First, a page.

Father, as I read today, help me remember You are in control and that the Holy Spirit may lead your people in unexpected ways. God, give us patience and persistence in the face of closed doors. Give us grace that we may respond to challenging situations with joyful prayer and praise. Help me multiply disciples for your glory. In Jesus’ name, Amen.
Read Acts 16-18
These chapters describe Paul’s second missionary journey. This time, Paul and his fellow disciples focus on major cities: Philippi, Athens, and Corinth. Let’s read and learn more about how Paul and his co-laborers understood church planting.
Acts 16 Paul began his second journey by returning yet again (14:21) to the churches he started on his first trip. As a result, these “churches were strengthened in the faith, and they increased in numbers daily” (16:5). Observe that Paul then attempted to go into the province of Asia (probably Ephesus) and Bithynia, but was forbidden by the Holy Spirit. This time, the Holy Spirit adjusted the Apostle Paul’s church planting strategy. Clearly, closed doors and waiting on God’s guidance was normal for missionaries, even in the first century.
Don’t miss the diverse groups of people described in Philippi (16:11–40) and how disciples are made and multiplied. For example, Lydia, a businesswoman (16:14), received the gospel and was baptized along with her household. The girl from whom the spirit was cast out was a slave (16:16). The jailer who listened to Paul and Silas singing at midnight was a working-man.
Acts 17 Note the timing concerning Paul’s work in Thessalonica (17:1–9). Paul didn’t plan to leave as quickly as he did, but he was forced out of the city. While the exact length of Paul’s stay isn’t mentioned, an exemplary church was planted (1 Thessalonians 1:7) in a short period of time.
After a brief stay in Berea, Paul waited for his teammates in Athens (17:15–16). While waiting, he spoke of Jesus in the synagogue and the marketplace. Notice Paul’s presentation to a group of Gentiles is different, but the fundamental gospel elements remain.
Acts 18 Luke describes missionary tent-making (working a job while taking the gospel to new places) in Acts 18. Consider Paul’s investment in Aquila and Priscilla, a couple who eventually hosted house churches in Ephesus (1 Corinthians 16:19) and Rome (Romans 16:5). In the New Testament, disciples multiply and gather into other local churches. Paul then returned to his sending church in Antioch (18:22–23).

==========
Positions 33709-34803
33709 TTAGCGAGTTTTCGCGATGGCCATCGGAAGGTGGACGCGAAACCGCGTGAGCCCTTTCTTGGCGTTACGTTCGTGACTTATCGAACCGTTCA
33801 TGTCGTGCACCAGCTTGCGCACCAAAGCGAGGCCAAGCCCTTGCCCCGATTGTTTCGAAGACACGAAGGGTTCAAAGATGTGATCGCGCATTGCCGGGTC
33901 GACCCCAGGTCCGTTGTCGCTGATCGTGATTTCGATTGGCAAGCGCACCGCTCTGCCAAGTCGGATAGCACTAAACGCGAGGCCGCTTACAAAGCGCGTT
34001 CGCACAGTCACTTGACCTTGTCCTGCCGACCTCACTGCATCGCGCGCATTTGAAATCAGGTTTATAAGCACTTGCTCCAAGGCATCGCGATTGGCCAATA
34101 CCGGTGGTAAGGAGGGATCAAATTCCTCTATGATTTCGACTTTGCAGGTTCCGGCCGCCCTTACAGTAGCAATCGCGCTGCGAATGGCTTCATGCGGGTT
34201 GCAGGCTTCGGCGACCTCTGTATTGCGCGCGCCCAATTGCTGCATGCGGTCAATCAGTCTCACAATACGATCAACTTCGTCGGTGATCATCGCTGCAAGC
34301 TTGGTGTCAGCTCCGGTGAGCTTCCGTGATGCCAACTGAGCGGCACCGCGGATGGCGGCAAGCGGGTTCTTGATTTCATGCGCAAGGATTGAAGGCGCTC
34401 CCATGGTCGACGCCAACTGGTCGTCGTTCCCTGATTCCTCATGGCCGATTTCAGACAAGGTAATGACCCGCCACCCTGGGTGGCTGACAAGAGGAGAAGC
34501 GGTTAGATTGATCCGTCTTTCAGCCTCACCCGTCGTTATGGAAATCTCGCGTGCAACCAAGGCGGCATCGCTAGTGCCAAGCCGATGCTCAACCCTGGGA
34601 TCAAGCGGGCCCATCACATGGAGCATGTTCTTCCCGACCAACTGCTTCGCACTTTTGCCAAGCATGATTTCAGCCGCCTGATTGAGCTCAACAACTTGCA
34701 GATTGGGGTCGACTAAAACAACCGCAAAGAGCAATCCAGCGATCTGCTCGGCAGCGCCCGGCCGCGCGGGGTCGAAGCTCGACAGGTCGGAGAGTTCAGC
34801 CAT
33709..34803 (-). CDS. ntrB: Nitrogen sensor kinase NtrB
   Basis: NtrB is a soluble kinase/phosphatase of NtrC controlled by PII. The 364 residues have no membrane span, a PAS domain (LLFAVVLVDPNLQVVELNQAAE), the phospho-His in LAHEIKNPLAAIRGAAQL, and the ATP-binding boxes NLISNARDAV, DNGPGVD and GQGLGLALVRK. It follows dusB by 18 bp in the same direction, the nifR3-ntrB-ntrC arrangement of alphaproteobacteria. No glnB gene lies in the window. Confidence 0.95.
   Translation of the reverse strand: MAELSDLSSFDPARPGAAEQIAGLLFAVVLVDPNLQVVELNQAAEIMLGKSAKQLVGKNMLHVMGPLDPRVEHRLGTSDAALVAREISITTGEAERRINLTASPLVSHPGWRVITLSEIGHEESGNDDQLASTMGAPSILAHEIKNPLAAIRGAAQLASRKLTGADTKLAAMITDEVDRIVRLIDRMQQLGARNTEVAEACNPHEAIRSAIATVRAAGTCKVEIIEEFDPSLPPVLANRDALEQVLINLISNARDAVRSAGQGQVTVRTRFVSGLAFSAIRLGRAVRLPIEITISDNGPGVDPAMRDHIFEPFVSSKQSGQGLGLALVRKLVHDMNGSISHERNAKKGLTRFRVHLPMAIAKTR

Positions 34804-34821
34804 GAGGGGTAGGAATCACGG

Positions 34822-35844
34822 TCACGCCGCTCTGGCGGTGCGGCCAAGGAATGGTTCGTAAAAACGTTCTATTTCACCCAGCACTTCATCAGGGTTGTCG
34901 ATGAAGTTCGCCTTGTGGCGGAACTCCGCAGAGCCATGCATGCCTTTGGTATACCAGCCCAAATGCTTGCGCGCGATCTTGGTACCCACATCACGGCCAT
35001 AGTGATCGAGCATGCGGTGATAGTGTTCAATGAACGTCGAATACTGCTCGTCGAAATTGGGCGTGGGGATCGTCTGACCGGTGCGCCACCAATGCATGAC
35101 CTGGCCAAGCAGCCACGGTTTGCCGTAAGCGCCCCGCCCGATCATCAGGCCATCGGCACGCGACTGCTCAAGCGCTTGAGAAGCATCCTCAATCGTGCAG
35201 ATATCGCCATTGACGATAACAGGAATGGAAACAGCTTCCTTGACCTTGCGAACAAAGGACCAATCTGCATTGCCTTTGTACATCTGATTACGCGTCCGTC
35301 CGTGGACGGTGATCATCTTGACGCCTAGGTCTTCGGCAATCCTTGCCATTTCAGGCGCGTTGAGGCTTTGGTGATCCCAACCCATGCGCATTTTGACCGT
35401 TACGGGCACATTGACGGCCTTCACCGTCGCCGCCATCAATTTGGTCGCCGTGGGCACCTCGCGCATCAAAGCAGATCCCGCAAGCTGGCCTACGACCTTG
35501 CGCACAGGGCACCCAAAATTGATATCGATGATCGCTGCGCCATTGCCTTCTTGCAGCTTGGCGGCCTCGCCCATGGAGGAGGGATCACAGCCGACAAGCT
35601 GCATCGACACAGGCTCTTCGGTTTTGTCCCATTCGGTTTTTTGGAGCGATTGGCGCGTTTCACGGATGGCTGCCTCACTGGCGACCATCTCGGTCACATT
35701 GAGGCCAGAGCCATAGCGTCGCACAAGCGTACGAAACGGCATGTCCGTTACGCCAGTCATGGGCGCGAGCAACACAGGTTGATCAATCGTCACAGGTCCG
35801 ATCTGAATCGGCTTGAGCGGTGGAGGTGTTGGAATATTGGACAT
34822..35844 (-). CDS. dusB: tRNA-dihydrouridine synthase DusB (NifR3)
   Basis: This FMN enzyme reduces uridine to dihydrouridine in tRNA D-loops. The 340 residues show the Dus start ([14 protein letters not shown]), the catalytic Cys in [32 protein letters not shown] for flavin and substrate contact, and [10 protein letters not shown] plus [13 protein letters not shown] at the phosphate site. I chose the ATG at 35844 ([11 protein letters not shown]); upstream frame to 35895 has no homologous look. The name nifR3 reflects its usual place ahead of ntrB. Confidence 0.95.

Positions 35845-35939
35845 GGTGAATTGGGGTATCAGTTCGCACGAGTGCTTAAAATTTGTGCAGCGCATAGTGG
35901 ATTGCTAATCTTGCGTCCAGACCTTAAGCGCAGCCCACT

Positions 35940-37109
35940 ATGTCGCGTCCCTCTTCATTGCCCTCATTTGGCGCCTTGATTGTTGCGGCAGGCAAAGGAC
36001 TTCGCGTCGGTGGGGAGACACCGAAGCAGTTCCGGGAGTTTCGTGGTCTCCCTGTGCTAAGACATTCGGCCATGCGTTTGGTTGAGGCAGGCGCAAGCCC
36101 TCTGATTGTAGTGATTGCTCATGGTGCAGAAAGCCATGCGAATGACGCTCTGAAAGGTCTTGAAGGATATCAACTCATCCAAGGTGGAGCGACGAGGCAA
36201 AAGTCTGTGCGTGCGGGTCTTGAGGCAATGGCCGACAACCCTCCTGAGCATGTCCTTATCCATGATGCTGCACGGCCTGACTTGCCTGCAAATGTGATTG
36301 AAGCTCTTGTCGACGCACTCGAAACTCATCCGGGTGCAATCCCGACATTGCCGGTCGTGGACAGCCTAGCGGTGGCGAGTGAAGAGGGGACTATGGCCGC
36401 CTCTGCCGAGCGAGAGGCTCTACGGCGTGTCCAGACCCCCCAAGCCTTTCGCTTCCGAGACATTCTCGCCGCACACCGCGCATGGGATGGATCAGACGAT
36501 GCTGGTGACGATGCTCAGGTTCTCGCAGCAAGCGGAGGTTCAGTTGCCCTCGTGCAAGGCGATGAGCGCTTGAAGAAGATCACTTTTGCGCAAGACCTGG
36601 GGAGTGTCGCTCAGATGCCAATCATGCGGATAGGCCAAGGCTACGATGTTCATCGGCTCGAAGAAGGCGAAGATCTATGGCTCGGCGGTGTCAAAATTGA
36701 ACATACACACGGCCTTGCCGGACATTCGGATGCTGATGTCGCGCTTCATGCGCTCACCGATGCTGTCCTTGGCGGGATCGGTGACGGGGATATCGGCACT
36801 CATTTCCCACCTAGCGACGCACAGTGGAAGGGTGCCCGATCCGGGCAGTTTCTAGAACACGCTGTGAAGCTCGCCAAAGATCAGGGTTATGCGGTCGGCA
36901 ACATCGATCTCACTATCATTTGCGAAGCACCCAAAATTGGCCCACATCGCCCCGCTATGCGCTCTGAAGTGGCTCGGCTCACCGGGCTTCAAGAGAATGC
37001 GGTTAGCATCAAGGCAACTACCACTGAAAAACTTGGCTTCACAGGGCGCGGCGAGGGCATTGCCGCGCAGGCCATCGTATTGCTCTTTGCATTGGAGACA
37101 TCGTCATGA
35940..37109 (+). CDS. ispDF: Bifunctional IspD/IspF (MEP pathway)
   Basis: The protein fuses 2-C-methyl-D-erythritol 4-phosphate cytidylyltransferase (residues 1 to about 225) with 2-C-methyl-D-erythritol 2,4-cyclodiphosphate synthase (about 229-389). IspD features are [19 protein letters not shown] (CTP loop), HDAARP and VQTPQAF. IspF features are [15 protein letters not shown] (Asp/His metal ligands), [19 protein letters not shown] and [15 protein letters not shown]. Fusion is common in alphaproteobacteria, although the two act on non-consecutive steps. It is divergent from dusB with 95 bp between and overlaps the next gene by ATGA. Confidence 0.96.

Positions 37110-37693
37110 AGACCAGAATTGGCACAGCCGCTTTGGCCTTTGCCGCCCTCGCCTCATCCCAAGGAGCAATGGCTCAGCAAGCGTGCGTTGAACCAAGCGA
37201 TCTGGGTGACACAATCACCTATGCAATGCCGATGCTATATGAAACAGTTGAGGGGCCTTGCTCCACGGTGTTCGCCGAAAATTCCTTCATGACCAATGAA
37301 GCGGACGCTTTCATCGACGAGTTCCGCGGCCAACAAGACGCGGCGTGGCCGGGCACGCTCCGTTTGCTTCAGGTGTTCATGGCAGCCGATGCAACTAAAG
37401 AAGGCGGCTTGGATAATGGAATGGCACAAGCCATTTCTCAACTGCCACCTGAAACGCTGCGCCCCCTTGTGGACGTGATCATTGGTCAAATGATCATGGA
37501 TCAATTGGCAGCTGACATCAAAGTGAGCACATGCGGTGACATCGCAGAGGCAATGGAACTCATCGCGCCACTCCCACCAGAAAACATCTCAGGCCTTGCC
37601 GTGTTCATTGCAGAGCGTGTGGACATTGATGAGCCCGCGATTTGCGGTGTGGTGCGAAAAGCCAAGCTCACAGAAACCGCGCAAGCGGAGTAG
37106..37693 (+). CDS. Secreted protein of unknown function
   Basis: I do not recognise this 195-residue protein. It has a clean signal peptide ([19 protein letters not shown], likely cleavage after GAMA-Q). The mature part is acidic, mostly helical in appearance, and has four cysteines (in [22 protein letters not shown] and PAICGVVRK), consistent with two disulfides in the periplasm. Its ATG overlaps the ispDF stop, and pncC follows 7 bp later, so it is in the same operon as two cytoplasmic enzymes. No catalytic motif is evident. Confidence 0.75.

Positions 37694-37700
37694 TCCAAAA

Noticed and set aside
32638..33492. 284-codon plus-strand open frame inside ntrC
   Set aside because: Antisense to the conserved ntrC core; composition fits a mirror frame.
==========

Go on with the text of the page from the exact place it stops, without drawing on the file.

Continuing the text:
30 The times of ignorance God overlooked, but now he commands all people everywhere to repent, 31 because he has fixed a day on which he will judge the world in righteousness by a man whom he has appointed.
- Timothy became the Apostle Paul’s beloved son in the faith and closest co-worker (2 Tim 1:2; Phil 2:20). This should encourage you to find faithful fellow disciples who will help you show and tell the gospel to others. If you already have Timothys in your life, pray for them to find other Timothys themselves.
- Paul’s plans to stay in Thessalonica are interrupted, and he leaves abruptly. The gospel reaches Greece because the Holy Spirit redirects Paul and company away from Asia. We may have plans and strategies, but we must always remember God is the event coordinator of the universe, and He reserves the right to adjust our plans. The book of Acts helps us see the gospel as it makes progress under God’s sovereign control, sometimes quite contrary to human plans and strategy.
- Followers of Jesus invested in other disciples who shared with other disciples. As a result, both believers and churches multiplied as the gospel was shared.
- Magistrates threw Paul and Silas in prison for helping a slave girl. Paul and Silas responded by “praying and singing hymns to God” (Acts 16:25). Choose a challenging situation this week and respond by “praying and singing hymns to God.”
- Discuss what you are learning about following Jesus with someone you are discipling. As you invest in making disciples, prepare them to make disciples and expect them to train others.
- Write out a 5-minute gospel presentation to share with your Word on Life group. Make sure to get their feedback. If you want assistance, review last week’s videos from Day 3. The form below can also help you evaluate your presentation to see if it includes these elements: God, Man, Christ, Response, and life change. Try to use clear and simple language, avoiding Christian phrases that non-believers may not understand. [Making Disciples]